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Bard College at Simon’s Rock continues its Book One program, which has students, faculty, and staff read the same book over the summer and invites the author to speak during the College’s Writing and Thinking Workshop as well as at First Year Seminars. This year, the Simon’s Rock community will read faculty member Emmanuel Dongala’s, Little Boys Come from the Stars (Random House, 2002).

The widely acclaimed and celebrated novel follows the story of a turbulent African nation seen through the eyes of a precocious teen dubbed Matapari (“trouble”). Though his father is a reclusive scholar, his mother a confused Catholic, and his uncle a shameless opportunist, Matapari is a regular kid who wears Reeboks, drinks Coke, and reads Japanese comics. But when his family becomes the center of the revolution, Matapari emerges as the ideal narrator–an ironically innocent voice that makes bearable and even humorous the realities it describes.

A New York Times Book Review wrote that it was “Affecting…in the tradition of post-colonial novels like Chinua Achebe’s Things Fall Apart,” with an aspiration to “update the genre.” And the Los Angeles Times declared it “A whimsical, indeed hilarious satire out of Africa’s decidedly unfunny post-independence woes.”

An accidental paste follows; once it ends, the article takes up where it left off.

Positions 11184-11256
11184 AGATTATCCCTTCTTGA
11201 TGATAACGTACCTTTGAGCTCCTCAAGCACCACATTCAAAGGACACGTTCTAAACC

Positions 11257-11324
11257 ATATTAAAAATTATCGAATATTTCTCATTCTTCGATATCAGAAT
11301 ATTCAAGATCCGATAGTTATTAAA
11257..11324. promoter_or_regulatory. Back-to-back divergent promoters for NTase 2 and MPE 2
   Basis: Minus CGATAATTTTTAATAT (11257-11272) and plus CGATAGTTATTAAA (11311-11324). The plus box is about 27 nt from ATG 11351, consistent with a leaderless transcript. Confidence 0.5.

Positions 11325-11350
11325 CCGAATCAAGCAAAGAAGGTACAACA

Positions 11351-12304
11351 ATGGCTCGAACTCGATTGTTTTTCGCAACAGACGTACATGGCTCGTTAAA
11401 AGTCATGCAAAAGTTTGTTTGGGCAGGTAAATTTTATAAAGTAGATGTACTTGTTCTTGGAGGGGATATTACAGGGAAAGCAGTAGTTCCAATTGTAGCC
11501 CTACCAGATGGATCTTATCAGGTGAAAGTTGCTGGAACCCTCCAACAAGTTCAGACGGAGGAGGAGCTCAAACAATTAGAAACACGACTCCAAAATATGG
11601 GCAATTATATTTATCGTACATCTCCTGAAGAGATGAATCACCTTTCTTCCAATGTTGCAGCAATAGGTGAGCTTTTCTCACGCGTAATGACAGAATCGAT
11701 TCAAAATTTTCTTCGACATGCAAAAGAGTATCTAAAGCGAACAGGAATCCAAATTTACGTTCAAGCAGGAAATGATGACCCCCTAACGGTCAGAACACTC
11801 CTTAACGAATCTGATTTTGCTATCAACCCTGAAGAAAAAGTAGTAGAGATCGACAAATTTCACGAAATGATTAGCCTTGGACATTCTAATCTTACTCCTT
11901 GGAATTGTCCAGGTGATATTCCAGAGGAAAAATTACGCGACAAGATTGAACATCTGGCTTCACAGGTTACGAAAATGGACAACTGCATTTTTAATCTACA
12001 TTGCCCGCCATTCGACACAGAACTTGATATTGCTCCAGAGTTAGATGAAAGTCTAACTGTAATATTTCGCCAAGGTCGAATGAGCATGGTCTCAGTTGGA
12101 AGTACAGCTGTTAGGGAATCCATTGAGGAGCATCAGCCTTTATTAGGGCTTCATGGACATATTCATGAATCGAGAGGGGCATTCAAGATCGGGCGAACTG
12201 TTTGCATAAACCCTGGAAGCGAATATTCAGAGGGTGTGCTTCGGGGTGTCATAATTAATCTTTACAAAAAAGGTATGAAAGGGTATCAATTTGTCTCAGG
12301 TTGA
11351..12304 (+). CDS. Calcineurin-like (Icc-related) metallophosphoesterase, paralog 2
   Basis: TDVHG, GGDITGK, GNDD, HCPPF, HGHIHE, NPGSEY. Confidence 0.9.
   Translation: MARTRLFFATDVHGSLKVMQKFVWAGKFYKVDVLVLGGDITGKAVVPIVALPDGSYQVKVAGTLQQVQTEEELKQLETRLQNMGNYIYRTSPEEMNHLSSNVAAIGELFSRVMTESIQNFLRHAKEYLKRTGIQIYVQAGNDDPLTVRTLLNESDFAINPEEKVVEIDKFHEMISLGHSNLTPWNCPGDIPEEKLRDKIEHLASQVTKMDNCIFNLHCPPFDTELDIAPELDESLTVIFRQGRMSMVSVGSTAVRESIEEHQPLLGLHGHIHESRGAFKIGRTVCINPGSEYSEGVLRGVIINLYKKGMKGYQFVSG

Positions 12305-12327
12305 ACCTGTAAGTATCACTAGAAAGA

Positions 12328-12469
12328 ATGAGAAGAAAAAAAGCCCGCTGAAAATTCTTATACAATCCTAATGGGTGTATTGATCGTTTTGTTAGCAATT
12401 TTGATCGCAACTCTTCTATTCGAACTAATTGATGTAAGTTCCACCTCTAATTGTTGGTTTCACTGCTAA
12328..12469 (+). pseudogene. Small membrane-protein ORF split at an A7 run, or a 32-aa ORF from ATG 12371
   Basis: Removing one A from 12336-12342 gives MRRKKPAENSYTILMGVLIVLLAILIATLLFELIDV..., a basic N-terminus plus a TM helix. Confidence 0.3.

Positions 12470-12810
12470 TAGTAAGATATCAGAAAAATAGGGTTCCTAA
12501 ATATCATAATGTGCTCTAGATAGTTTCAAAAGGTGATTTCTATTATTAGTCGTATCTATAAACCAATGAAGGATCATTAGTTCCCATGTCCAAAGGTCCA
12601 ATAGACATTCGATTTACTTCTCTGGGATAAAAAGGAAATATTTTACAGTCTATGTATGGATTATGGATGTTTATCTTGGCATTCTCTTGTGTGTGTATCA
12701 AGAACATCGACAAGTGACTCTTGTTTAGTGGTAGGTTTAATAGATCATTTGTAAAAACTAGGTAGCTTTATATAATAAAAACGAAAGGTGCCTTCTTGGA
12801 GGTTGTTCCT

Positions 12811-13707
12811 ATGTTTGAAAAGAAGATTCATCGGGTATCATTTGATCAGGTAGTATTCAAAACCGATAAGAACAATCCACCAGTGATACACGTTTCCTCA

Dr. Dongala is the Richard B. Fisher Chair in Natural Sciences. Prior to teaching at Simon’s Rock, Dongala taught at the Institut de Chimie in Stasbourg (France), Ecole Nationale Supérieure de Chimie of Montpellier (France), and Université de Brazzaville (Congo), where he was appointed Chairman of the Department of Chemistry and later, dean of academic affairs. Dongala is a writer of fiction and the former president of the Congolese chapter of PEN, the international writers’ organization. He has been awarded a Guggenheim Fellowship (1999) and the Ladislas Domandi Prize for the best French novel by a non-resident of France for his first novel Un fusil dans la main, un poem dans la poch (A Gun in Hand, a Poem in the Pocket). His second novel, Le feu des origins (The Fire of Origins), won the Grand Prix Literaire d’Afrique Noire and the Grand Prix de la Fondation de France. Recently, the movie version of his book Johnny Mad Dog won the Prize of Hope at the Cannes film festival (2008) and a graduate seminar at U.C.L.A. was taught on his work.

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